I'm in the market for a new computer since my old machine just can't grok the large datasets that I am throwing at it. I asked Paul Heaton, a very smart and productive econometrician with RAND who works with very big datasets, for his advice. He sent me the following which I thought might interest others. Your comments appreciated as well.
a desktop system that accepts more than 8 GB of RAM, and RAM is probably
the biggest factor affecting Stata performance. A 64 bit workstation or server architecture allow for more processors and more RAM, but these components usually cost 3-4 times as much as a
comparably performing desktop. If you want the absolute best performance
(i.e. more than 4 processor cores, 16 or 32 GB of RAM), you'll probably
need to go the workstation route. A good configuration will run you
$4K versus probably $1K for a top-end desktop.
2. I've use a top-end desktop configuration with a quad-core processor
and 8 GB of RAM to run things like NIBRS or value-added models using all
the students in New York City and gotten adequate performance but expandability is key.
3. If you want to run Windows, you'll need a 64-bit version. I use
Vista business which seems to work well for me. You'll need Stata to
send you a 64-bit version and a new license; converting your Stata
license from 32 to 64-bit is cheap. You'll also want to pay to upgrade
Stata to support the appropriate amount of processor cores in your new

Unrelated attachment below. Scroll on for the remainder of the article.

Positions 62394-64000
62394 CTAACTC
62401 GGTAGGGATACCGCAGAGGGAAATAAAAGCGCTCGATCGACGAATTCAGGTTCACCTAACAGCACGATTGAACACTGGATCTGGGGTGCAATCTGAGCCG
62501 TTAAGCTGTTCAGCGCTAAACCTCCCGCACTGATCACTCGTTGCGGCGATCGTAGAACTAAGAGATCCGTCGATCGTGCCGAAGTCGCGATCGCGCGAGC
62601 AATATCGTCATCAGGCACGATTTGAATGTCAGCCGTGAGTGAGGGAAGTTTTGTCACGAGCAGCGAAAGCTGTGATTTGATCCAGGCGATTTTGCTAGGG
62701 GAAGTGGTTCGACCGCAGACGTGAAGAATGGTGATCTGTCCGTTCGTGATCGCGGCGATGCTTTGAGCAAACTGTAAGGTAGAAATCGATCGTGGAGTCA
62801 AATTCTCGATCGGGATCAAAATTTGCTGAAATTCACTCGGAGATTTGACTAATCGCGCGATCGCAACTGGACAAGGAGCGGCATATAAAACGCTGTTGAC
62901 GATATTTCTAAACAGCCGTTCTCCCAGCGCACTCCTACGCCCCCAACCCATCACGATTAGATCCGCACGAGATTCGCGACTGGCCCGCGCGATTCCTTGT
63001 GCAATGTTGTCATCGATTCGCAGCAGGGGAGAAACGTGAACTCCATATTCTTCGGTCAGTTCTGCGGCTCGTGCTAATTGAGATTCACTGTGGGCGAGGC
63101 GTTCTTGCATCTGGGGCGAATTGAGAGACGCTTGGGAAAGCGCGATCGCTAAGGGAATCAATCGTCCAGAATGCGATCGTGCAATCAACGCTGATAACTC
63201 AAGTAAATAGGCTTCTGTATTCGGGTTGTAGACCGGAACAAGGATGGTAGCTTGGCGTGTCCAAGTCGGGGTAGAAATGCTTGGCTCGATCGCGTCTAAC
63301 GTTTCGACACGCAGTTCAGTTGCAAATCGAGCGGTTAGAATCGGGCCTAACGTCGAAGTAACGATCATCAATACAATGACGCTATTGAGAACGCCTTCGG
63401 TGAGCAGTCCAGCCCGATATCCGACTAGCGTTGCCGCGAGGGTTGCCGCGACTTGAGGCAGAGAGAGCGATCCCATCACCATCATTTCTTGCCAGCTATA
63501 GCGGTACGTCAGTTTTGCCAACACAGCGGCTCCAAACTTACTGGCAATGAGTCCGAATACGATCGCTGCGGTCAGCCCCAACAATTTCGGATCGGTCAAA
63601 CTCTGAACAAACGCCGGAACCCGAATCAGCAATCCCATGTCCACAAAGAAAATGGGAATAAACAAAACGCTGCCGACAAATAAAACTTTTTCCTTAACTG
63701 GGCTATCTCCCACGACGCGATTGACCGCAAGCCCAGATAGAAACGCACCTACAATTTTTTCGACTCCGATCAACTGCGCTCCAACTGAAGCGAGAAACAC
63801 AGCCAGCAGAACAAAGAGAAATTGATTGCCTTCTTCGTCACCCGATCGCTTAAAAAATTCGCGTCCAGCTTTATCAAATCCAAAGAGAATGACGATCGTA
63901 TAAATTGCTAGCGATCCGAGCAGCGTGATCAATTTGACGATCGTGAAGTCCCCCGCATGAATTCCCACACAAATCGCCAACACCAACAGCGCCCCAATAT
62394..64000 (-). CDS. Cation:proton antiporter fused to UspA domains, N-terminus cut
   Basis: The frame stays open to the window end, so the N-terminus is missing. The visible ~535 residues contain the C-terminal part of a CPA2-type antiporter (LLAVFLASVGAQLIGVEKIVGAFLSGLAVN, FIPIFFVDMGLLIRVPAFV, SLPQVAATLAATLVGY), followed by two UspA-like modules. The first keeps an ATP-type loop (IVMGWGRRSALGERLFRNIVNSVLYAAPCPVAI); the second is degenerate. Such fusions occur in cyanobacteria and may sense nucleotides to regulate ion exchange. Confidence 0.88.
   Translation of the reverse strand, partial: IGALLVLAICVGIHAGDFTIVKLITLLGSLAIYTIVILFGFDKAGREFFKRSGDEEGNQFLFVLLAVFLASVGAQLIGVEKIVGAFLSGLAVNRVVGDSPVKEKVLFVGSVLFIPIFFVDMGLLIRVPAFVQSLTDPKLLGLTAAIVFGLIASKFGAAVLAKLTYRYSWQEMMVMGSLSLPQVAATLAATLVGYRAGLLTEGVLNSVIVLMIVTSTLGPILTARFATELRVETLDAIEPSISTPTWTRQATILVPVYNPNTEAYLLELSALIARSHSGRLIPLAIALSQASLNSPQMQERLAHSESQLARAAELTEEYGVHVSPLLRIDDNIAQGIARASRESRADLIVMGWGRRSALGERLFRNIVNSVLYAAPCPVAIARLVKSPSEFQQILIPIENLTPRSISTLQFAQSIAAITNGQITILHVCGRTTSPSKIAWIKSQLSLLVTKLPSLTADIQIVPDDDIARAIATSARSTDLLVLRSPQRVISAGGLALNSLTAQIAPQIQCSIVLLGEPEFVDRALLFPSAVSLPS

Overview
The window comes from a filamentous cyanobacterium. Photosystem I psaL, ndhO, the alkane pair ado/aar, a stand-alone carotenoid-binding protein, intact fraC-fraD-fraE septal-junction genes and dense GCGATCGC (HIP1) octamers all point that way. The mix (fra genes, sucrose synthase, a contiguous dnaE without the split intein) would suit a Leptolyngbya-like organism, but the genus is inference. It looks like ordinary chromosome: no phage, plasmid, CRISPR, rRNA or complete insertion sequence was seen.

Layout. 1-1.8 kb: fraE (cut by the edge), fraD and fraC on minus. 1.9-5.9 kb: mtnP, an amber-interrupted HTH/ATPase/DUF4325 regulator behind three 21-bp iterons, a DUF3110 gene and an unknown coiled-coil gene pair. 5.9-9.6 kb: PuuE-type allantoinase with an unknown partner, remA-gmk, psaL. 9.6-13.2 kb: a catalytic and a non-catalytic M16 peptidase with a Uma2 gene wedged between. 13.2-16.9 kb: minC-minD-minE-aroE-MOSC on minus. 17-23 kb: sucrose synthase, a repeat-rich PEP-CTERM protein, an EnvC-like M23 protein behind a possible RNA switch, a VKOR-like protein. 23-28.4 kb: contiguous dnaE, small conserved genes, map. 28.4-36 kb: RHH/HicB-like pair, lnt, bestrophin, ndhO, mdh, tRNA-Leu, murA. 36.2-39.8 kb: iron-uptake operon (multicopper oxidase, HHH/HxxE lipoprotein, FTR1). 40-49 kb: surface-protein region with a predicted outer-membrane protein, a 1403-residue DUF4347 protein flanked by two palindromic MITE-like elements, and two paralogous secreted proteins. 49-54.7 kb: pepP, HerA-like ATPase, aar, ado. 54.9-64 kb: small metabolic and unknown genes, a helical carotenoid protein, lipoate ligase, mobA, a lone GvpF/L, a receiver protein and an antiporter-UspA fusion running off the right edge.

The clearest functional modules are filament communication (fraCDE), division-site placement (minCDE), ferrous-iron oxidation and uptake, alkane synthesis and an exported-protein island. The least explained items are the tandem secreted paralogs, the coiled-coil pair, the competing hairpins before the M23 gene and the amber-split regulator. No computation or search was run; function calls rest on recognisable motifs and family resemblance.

machine (much more expensive), this boosts performance appreciably.
4. I suggest setting up your hard drives in a RAID configuration. You
buy four identical hard drives of size X GB instead of just one and a
controller card. The controller card spreads your data across two of
the drives and makes a mirror copy of those drives on the other two;
this is done transparently so from the user's perspective it is as
though you have a single drive of size 2X GB (there are other ways of
doing RAID, but these are less relevant for your situation). There are
2 major advantages to this: 1) The hard drive is often the bottleneck,
particularly when loading large datasets; by parallelizing the
operations across four drives instead of one, your datasets load and
write a lot faster. 2) Because there is a complete copy of your data
that is maintained on-the-fly, when one of your hard drives fails,
instead of losing data or being forced into an onerous restoration of
backups, you simply see an alarm alerting you to the problem. Decent RAID cards run about $200, and disk storage is cheap, so I think
this is something everyone who does serious data analysis ought to be